That we find ourselves in this condition today seems to me unarguable.  Our laws multiply like bacteria in a Petri dish, each one more inscrutable than the one before.  The hallowed judicial axiom, “Ignorance of the law is no excuse,” has become ludicrous.  The laws are written in such a manner that the infractions we commit infringe not upon another private individual, but upon the state.  (That is why you most often see, “The State v. Smith,” rather than, “Johnson v. Smith.”)  And whom do we turn to for remedy — the courts, of course.

 

This state of affairs throws the doors open wide for the misapplication of justice.  It becomes a game to win and be handsomely paid for doing so rather than to see justice done.  As important is that the ambiguity and sheer volume of the law becomes a lever of power.  Too many judges refuse to content themselves with administration of justice.  They have begun to decide for themselves what is acceptable public policy.  A judge in Kansas City took it upon himself to order a raise in property taxes of a school district for the purpose of benefiting poor inner-city neighborhoods.  That this might be a laudable goal is totally beside the point.  In our system of government, the authority to levy a tax falls to elected legislators, not to the whims of a venal judge.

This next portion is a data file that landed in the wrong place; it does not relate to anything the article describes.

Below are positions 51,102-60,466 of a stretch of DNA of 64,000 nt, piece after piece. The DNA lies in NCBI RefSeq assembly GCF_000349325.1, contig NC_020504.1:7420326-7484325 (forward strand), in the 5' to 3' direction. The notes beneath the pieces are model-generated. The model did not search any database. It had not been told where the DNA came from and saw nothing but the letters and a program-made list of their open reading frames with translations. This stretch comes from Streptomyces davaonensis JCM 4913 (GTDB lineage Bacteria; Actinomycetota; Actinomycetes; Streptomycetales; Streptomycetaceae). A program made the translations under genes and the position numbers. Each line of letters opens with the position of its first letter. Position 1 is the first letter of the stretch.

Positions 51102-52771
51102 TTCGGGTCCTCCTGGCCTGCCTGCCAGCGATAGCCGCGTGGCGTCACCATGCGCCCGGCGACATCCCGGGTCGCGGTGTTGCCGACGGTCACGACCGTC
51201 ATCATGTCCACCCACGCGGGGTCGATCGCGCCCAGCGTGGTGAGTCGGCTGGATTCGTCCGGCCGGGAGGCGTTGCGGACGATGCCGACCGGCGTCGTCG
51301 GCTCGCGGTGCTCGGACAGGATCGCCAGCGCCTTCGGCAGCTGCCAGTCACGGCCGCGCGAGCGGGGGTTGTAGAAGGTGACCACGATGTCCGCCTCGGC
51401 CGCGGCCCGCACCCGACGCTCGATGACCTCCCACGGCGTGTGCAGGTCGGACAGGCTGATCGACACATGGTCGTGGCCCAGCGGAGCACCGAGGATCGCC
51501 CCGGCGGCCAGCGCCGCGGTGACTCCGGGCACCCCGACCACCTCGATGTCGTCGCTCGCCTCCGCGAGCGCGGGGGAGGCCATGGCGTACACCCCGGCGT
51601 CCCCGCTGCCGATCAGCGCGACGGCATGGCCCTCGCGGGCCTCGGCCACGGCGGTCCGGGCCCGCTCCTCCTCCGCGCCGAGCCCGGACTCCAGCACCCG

Too many of our judges, some on the “supreme (sic) Court” included, have seemingly decided it is not only within their purview to judge the law, but also to make it.  The most blatant example of this that comes to mind is on the subject of abortion.  For the purposes of this discussion, it does not matter whether you are Pro-Life or Pro-Choice because the matter under discussion concerns only the actions of the “supreme (sic) Court.”  To the best of my knowledge, there was not a single state in the 190-plus years between the ratification of our Constitution and the Roe v. Wade decision whose laws condoned the practice of abortion.  In fact, most of them had laws prohibiting the practice.  The states did not change their laws.  Congress did not change the law of the land.  The “supreme (sic) Court,” ignoring 190-plus years of stare decisis and cultural precedent and bypassing the legislative process, took it upon itself to establish our current law by judicial fiat. 

 

It is, to say the least, suspect to claim that it was only at that time in history that they discovered something in the Constitution, which apparently all the “non-enlightened” “supreme (sic) Court” justices that went before them had missed.  This was cause enough to impose their sense of law on all of the states.  While this may be greeted with approval from those who hold a Pro-Choice position, it would be well to at least acknowledge the danger here.  And it is this: if the courts have the power to establish law that you condone on their own volition, they also have the power to establish law of which you do not approve.  History shows it to be exceedingly dangerous to liberty to sanction the deposit of such a concentration of power into so few unelected hands.